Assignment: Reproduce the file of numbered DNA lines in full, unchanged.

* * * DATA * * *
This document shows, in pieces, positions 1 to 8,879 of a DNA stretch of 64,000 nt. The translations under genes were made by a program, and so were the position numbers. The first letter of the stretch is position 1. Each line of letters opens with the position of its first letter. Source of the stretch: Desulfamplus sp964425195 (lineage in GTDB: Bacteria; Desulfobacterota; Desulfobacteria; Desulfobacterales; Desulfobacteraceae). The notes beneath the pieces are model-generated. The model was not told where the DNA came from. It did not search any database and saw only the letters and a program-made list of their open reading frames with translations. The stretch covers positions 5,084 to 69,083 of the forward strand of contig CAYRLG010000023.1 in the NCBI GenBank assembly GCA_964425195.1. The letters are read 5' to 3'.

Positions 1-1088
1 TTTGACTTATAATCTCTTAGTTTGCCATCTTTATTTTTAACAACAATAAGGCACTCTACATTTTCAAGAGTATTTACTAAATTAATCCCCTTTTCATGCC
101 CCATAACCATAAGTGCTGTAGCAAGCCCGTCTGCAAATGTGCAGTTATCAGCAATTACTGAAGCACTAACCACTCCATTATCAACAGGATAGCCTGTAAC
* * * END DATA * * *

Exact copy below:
This document shows, in pieces, positions 1 to 8,879 of a DNA stretch of 64,000 nt. The translations under genes were made by a program, and so were the position numbers. The first letter of the stretch is position 1. Each line of letters opens with the position of its first letter. Source of the stretch: Desulfamplus sp964425195 (lineage in GTDB: Bacteria; Desulfobacterota; Desulfobacteria; Desulfobacterales; Desulfobacteraceae). The notes beneath the pieces are model-generated. The model was not told where the DNA came from. It did not search any database and saw only the letters and a program-made list of their open reading frames with translations. The stretch covers positions 5,084 to 69,083 of the forward strand of contig CAYRLG010000023.1 in the NCBI GenBank assembly GCA_964425195.1. The letters are read 5' to 3'.

Positions 1-1088
1 TTTGACTTATAATCTCTTAGTTTGCCATCTTTATTTTTAACAACAATAAGGCACTCTACATTTTCAAGAGTATTTACTAAATTAATCCCCTTTTCATGCC
101 CCATAACCATAAGTGCTGTAGCAAGCCCGTCTGCAAATGTGCAGTTATCAGCAATTACTGAAGCACTAACCACTCCATTATCAACAGGATAGCCTGTAAC